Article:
109 Besson, S, ‘Human Rights and Constitutional Law: Patterns of Mutual Validation and Legitimations’ in Cruft, R (ed), Philosophical Foundations of Human Rights, Philosophical Foundations of Law (OUP 2015) 279Google Scholar, 280.

110 Correia de Matos v Portugal (n 13).

111 ibid, Dissenting Opinion of Judge Pinto de Albuquerque joined by Judge Sajó, paras 18 and 72.


112 ibid, Joint Dissenting Opinion of Judges Pejchal and Wojtyczek, para 9.


113 Dzehtsiarou (n 100) 144.

114 ibid, at 12ff.


115 Dzehtsiarou (n 102) 542.

116 Petkova, B, ‘The Notion of Consensus as a Route to Democratic Adjudication?’ (2013) 14 CYELS 663Google Scholar. See, eg, EB v France, App No 43546/02, Judgment of 22 January 2008 (pronouncing as discriminatory national policies preventing homosexuals from adopting children).

117 For a case analysis exploring the roles of legal and political factors, see Bamforth, N, ‘Social Sensitivity, Consensus and the Margin of Appreciation’ in Agha, P (ed), Human Rights between Law and Politics: The Margin of Appreciation in Post-National Contexts, Modern Studies in European Law (Hart 2017) 129Google Scholar; for a detailed analysis of inconsistencies in the use of the consensus argument, see Asche, J, Die Margin of Appreciation: Entwurf einer Dogmatik monokausaler richterlicher Zurückhaltung für den europäischen Menschenrechtsschutz (Springer 2018) 99–149CrossRefGoogle Scholar.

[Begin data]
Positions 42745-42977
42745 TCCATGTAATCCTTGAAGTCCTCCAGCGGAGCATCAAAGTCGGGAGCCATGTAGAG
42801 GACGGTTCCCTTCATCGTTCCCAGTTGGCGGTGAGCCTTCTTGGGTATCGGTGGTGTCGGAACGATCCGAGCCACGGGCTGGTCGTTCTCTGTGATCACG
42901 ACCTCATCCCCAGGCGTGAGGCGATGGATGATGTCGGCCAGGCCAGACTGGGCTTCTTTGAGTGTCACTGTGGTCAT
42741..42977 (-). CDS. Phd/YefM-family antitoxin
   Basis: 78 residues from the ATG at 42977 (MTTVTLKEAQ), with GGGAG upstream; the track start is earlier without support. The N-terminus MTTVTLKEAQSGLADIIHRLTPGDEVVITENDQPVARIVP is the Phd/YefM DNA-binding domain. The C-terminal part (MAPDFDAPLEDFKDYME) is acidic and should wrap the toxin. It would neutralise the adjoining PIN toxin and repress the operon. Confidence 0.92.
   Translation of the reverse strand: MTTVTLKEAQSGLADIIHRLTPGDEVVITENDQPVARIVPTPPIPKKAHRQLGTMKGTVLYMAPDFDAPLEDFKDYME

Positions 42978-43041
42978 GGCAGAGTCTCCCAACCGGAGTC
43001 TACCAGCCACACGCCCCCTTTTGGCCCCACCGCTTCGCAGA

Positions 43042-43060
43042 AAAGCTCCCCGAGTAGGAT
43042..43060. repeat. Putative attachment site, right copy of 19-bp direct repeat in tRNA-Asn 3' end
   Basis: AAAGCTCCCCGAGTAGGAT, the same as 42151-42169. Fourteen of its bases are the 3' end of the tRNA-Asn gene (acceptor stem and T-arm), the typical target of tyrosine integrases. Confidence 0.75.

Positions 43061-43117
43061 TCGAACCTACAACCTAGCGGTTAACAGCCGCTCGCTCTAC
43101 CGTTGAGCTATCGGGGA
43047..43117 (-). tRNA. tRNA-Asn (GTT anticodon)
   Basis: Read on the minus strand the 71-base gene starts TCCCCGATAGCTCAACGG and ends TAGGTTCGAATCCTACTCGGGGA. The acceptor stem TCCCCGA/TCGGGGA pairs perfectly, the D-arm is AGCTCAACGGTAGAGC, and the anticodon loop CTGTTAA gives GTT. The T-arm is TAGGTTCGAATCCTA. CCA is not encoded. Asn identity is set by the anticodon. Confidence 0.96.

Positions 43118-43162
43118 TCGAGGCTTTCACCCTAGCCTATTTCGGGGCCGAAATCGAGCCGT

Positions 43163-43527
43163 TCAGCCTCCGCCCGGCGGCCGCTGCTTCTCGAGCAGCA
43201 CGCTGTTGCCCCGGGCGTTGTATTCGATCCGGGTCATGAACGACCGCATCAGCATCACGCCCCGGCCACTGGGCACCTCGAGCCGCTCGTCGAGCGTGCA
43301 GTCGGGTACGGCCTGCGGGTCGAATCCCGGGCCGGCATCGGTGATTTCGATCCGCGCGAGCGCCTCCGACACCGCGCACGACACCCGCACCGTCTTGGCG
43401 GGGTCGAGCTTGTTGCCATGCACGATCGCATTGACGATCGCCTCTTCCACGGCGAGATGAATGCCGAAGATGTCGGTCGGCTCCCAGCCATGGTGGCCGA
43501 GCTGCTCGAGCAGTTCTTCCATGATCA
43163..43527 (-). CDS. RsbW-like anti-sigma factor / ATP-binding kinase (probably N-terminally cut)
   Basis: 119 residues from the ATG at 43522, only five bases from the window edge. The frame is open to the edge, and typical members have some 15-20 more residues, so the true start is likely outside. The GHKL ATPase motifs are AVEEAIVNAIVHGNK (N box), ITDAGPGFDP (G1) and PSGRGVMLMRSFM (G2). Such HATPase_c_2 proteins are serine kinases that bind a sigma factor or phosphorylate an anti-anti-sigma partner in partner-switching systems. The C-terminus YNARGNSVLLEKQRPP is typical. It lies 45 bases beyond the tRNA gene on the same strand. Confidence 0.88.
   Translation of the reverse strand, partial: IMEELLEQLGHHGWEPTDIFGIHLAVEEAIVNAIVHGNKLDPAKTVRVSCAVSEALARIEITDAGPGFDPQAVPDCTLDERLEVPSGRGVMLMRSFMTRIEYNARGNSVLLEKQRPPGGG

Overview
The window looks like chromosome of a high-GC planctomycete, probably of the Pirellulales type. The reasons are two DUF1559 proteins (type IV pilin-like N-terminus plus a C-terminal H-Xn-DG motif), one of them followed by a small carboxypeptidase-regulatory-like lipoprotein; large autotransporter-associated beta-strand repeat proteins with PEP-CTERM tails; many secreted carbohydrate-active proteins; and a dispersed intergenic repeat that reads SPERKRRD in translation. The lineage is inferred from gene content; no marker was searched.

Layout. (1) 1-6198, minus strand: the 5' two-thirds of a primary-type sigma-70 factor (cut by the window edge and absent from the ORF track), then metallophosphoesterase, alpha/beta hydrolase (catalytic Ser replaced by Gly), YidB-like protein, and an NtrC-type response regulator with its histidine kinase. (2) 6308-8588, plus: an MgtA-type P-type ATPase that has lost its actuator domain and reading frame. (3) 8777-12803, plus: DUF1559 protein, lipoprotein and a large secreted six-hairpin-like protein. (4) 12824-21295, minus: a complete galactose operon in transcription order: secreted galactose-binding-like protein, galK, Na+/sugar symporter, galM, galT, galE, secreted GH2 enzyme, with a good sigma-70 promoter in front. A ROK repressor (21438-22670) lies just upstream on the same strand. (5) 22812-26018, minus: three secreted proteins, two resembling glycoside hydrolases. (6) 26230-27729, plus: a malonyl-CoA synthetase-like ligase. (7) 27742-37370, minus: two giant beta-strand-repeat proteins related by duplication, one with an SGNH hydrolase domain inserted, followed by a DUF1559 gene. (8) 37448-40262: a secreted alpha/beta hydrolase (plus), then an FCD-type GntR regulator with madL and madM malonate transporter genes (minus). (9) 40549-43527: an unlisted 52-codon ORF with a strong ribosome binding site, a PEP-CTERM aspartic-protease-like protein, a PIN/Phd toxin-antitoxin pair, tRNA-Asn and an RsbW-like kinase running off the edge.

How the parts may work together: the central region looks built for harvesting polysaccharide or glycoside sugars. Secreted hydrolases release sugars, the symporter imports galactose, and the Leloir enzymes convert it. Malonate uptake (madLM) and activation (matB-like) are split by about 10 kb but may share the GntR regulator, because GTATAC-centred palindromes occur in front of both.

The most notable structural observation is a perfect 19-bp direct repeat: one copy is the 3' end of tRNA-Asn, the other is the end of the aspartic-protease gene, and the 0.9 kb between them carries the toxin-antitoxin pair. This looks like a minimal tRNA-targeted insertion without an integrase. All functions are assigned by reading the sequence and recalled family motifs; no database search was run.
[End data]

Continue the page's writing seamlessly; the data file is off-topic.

118 For instance, in Goodwin v United Kingdom, the Court stated: ‘In the previous cases from the United Kingdom, this Court has since 1986 emphasised the importance of keeping the need for appropriate legal measures under review having regard to scientific and societal developments …’ (Goodwin v United Kingdom (n 69) para 92).

119 Hirst v United Kingdom (No 2) (n 16) para 81; EB v France (n 116); A, B and C v Ireland (n 11). See de Londras, F and Dzehtsiarou, K, ‘Grand Chamber of the European Court of Human Rights, A, B & C v Ireland, decision of 17 December 2010’ (2013) 62 ICLQ 250, 256CrossRefGoogle Scholar.

120 Dzehtsiarou (n 100) 14ff.

121 Baade (n 38) 18.

122 Kleinlein (n 99) 892.

123 Lewis, T, ‘Animal Defenders International v United Kingdom. Sensible Dialogue or a Bad Case of Strasbourg Jitters?’ (2014) 77 The Modern Law Review (2014) 460CrossRefGoogle Scholar, 469.

124 Petkova (n 116) 665.

125 cf, for related arguments with regard to the United States, Cover, RM, ‘The Uses of Jurisdictional Redundancy: Interest, Ideology, and Innovation’ (1981) 22 Wm&MaryLRev 639–82Google Scholar; Kahn, PW, ‘Interpretation and Authority in State Constitutionalism’ (1993) 106 HarvLRev 1147Google Scholar; Post, RC and Siegel, RB, ‘Roe Rage: Democratic Constitutionalism and Backlash’ (2007) 42 HarvCR-CLLRev 373Google Scholar. For a more in-depth discussion of the argument for the ECHR, see Kleinlein (n 98) 887ff.

126 Nicol, D, ‘Legitimacy of the Commons Debate on Prisoner Voting’ (2011) PL 681Google Scholar; Bates (n 89); S Fredman, ‘From Dialogue to Deliberation: Human Rights Adjudication and Prisoners’ Rights to Vote’ in Hunt, Hooper and Yowell, Parliaments and Human Rights (n 52) 447.

127 Greens and MT v United Kingdom (n 67).

128 Hunt (n 66) 18.

129 von Staden, A, ‘The Democratic Legitimacy of Judicial Review beyond the State: Normative Subsidiarity and Judicial Standards of Review’ (2012) 10 ICON 1023Google Scholar.

130 Sathanapally (n 58) 56–60.

131 Spano (n 14) 499.